French Captain Alfred Dreyfus had been accused of passing French military secrets to the German embassy. Based on documents believed to be forged, Dreyfus was convicted of treason. The case received heightened public scrutiny as Zola and others were convinced the French army was trying to cover for the real guilty party(s) and also because of antisemitism (Drefus was Jewish). Zola's letter was addressed to the French president, laying out his beliefs that deceit, forgery, incompetence, antisemitism, villainy, and "the defeat of justice and plain truth" in the case resulted in a guilty verdict. Zola highlights that his letter exposed himself to a libel charge, hoping that such a trial would allow new evidence in the Dreyfus case to exonerate not just himself but Dreyfus, too. During Zola's trial, Dreyfus' case was not reviewed and the author was found guilty of libel. About to be fined and sentenced to a year in prison, Zola fled to England.

Rosen's book follows the author's flight across the channel and his time in England (February 1898 to summer 1899), when he was able to return to France after Dreyfus' verdict was overturned and Zola's follow-up trial was postponed. It's a lively story at first, as Zola arrives in London without any luggage not able to speak English, having to pantomime any request. Just four years earlier he had been the focus of adulatory receptions in London's literary circles, but now he was a fugitive intent on hiding his identity. Eventually he settles in a Norwood hotel suite for most of his stay in England.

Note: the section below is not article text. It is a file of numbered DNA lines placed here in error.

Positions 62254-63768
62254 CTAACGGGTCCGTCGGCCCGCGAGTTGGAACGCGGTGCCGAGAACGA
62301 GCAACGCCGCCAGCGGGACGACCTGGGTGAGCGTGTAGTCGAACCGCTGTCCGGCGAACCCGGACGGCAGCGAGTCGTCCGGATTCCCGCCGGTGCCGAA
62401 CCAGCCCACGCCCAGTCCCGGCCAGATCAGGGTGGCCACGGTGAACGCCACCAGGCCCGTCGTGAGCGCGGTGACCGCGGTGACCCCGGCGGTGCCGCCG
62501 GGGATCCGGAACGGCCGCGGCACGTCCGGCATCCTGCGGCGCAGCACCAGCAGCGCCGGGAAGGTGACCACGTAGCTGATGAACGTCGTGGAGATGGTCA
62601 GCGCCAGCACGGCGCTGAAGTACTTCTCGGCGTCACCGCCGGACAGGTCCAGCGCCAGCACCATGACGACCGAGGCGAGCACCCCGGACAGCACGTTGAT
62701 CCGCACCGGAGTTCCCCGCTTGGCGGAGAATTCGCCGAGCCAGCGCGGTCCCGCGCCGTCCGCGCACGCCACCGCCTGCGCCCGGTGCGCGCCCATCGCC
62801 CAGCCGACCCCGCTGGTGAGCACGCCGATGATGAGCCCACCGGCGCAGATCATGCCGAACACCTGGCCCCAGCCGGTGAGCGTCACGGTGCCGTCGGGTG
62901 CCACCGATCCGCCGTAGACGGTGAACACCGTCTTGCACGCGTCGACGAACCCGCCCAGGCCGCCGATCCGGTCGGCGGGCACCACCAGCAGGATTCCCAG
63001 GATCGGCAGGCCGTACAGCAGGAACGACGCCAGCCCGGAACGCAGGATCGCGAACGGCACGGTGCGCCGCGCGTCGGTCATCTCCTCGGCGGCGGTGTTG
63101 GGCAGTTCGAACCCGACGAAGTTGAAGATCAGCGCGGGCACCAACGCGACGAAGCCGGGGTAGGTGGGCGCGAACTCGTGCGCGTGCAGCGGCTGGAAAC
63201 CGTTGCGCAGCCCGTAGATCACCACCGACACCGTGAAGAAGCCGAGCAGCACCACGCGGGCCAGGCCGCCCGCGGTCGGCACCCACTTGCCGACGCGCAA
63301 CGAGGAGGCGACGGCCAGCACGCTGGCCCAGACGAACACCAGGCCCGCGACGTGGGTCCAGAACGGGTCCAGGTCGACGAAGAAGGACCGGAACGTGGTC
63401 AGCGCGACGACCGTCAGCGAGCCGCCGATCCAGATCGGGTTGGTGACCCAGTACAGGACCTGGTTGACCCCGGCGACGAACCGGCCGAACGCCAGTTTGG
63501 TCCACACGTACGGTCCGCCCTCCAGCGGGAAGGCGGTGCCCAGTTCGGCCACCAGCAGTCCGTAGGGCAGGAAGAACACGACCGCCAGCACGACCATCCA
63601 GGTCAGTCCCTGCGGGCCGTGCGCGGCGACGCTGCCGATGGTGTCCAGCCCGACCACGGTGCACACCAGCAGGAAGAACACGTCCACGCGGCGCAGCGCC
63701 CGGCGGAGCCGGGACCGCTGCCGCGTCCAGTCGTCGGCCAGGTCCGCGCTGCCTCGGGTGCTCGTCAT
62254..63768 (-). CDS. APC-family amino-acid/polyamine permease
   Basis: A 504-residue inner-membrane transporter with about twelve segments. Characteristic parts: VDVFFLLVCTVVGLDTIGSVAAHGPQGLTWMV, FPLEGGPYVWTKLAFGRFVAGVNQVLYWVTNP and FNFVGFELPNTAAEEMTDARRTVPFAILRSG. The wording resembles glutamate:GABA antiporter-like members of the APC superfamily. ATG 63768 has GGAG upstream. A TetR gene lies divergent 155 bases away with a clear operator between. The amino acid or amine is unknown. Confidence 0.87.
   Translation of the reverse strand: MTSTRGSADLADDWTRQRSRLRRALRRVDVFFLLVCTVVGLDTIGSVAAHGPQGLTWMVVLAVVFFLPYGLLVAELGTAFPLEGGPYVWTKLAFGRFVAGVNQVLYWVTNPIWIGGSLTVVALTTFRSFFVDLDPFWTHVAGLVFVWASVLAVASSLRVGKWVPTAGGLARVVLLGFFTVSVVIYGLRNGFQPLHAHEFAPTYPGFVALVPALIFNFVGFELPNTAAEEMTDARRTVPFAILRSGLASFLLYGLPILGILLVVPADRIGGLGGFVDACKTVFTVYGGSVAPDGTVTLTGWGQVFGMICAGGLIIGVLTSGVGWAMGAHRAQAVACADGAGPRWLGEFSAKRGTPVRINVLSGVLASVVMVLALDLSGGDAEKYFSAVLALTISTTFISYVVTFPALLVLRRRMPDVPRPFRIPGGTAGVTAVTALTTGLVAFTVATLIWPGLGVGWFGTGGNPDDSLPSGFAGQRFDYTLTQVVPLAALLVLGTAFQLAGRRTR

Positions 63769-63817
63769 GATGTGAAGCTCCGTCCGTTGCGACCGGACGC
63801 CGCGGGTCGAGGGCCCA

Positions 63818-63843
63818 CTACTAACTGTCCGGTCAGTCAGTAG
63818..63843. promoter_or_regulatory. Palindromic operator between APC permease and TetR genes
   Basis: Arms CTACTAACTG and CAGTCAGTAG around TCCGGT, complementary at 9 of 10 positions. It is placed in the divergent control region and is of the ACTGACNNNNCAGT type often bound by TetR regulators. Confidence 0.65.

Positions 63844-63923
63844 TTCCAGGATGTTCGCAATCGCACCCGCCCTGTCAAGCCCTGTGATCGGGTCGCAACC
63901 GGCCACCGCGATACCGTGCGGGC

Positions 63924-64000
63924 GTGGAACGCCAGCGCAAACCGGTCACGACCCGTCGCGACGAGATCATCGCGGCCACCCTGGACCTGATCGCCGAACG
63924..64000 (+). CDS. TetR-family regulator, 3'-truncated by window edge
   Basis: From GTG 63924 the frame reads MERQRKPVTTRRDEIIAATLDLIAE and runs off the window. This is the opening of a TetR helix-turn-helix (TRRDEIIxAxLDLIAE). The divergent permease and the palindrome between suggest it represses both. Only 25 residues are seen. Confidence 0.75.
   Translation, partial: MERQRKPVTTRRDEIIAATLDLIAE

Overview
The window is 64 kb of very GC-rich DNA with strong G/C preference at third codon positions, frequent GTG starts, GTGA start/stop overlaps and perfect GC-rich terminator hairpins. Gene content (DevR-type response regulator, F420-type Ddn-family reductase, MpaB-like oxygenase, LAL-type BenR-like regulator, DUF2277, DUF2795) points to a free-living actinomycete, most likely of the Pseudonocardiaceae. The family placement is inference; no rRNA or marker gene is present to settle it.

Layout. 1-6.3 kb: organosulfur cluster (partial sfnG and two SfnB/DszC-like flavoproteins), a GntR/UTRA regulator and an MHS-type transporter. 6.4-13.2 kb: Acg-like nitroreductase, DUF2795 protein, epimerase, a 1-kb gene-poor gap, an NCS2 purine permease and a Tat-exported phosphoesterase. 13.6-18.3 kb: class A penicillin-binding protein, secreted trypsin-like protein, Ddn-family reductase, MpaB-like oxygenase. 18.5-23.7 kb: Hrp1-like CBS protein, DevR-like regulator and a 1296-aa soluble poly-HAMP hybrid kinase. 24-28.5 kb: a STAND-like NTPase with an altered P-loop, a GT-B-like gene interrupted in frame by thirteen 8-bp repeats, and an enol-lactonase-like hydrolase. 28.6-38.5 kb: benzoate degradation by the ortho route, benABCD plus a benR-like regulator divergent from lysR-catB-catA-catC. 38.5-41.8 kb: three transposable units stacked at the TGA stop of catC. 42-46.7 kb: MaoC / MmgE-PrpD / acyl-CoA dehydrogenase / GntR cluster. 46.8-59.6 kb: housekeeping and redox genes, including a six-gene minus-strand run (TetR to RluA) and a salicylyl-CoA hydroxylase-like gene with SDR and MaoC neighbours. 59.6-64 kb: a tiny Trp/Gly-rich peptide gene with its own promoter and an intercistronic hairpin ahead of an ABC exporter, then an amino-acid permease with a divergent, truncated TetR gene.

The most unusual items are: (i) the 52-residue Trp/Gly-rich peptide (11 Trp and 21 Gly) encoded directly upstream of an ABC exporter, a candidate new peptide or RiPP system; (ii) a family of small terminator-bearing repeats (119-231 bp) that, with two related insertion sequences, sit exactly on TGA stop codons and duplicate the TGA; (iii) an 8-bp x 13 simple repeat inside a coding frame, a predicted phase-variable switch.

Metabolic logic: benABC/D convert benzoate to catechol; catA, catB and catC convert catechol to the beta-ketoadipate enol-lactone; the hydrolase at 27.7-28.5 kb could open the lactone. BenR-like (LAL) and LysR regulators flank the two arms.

Making matters even more complicated was Zola's thorny personal life. His wife Alexandrine and his mistress Jeanne Rozerot (and her two children with Zola) came to visit the author in England at different times, reflecting a similar arrangement the trio had arrived at in France so Zola could share time with both women. While in England, Zola maintained his writing habits and was able to begin a new series of novels (Les Quatre Évangile), as well as other short works. 

Rosen reconstructs what happened through Zola's fastidious letter writing to Alexandrine and Jeanne, the memoirs of his daughter Denise, and a book written by Zola's English translator and publisher Ernest Vizetelly. The account can become monotonous at times, resulting from Zola's tendency for a structured, repetitive routine.  Other times, though, his fugitive life provides something out of a spy thriller (although not nearly at the same level). His flight to England generated many newspaper articles in Paris as the press published articles claiming he was in Switzerland or Norway before finally confirming he was only across the channel. His political maneuvering earned him reticent friends in socialist circles, but they were instrumental in Dreyfus' eventual pardon Dreyfus. Rosen sums up the contradictions Zola had to deal with upon his return to France, in that